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November 1, 1924


JAMA. 1924;83(18):1433. doi:10.1001/jama.1924.02660180051018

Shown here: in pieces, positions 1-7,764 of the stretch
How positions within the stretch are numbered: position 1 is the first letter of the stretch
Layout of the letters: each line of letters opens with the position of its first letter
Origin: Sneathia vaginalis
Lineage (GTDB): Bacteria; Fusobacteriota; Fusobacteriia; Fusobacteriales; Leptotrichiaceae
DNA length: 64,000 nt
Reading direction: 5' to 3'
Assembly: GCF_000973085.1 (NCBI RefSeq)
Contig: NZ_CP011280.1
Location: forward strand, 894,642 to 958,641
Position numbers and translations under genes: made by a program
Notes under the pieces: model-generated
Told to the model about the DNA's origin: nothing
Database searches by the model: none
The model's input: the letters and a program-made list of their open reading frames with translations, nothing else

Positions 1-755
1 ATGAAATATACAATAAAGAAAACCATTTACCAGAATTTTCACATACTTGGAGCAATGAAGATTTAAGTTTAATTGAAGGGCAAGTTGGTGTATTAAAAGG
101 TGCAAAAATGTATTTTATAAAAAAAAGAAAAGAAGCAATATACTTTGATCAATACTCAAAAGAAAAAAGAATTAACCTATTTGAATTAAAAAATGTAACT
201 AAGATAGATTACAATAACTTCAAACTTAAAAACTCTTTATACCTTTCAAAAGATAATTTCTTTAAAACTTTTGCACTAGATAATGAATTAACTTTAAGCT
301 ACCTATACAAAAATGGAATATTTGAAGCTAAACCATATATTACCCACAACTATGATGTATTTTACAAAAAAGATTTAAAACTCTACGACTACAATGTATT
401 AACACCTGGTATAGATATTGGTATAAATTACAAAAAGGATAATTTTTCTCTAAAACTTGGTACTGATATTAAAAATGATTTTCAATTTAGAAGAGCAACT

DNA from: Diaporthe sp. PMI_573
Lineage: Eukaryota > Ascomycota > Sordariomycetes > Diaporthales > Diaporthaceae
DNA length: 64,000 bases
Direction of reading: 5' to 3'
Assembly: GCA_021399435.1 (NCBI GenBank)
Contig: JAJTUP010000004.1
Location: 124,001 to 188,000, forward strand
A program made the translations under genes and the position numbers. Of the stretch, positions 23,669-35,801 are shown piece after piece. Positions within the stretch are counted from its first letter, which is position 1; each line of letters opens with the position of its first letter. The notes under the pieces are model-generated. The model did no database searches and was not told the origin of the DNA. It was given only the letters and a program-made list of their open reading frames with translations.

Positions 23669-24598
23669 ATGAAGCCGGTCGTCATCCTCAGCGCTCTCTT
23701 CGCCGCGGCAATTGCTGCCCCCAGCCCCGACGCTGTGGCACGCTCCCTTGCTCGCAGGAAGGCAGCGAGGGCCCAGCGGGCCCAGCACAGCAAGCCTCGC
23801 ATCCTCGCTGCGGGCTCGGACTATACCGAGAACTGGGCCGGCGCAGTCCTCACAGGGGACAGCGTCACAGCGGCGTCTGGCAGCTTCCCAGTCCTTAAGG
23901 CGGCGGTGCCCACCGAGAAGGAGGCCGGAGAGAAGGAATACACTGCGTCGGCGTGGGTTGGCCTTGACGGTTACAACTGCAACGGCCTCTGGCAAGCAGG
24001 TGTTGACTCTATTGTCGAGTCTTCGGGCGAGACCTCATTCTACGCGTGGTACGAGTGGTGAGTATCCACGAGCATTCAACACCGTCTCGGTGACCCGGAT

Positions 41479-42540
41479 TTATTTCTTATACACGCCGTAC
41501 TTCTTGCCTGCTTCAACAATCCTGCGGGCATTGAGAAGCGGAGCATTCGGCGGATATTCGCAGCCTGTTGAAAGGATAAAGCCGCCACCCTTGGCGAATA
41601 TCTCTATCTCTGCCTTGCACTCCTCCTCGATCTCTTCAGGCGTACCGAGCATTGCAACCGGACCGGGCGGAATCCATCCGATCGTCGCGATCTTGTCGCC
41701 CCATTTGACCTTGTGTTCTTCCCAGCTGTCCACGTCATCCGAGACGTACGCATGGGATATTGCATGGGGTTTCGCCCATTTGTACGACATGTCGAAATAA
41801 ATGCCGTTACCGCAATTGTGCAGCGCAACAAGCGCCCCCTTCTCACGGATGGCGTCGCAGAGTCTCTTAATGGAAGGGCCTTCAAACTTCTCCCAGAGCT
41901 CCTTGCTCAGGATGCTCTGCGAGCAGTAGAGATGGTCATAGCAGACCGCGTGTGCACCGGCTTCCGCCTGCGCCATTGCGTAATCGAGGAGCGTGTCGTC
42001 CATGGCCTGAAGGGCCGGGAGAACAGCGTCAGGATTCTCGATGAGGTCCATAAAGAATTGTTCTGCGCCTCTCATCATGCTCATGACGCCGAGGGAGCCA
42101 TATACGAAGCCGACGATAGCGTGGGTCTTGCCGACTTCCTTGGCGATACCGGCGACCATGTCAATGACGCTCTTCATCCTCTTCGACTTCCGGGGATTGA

In a recent issue of The Journal1 reference was made to the now indisputable relation of calcium to the symptoms that are observed after removal of the parathyroid glands. The tetany that ensues is accompanied by a lowered content of calcium in the blood; and the procedures that are successful in combating or averting the untoward manifestations of muscular irritability involve the possibility of restoring in some measure the calcium content to its normal level. There has also long been an impression on the part of certain investigators that tetany is the expression of the effect of toxins of either exogenous or endogenous origin. Various chemical products, such as ammonia, guanidin derivatives, amins, creatin and creatinin, have been designated from time to time as the noxious agents. A recent examination by Swingle and Nicholas 2 of the claims filed against these substances has failed to substantiate the production of

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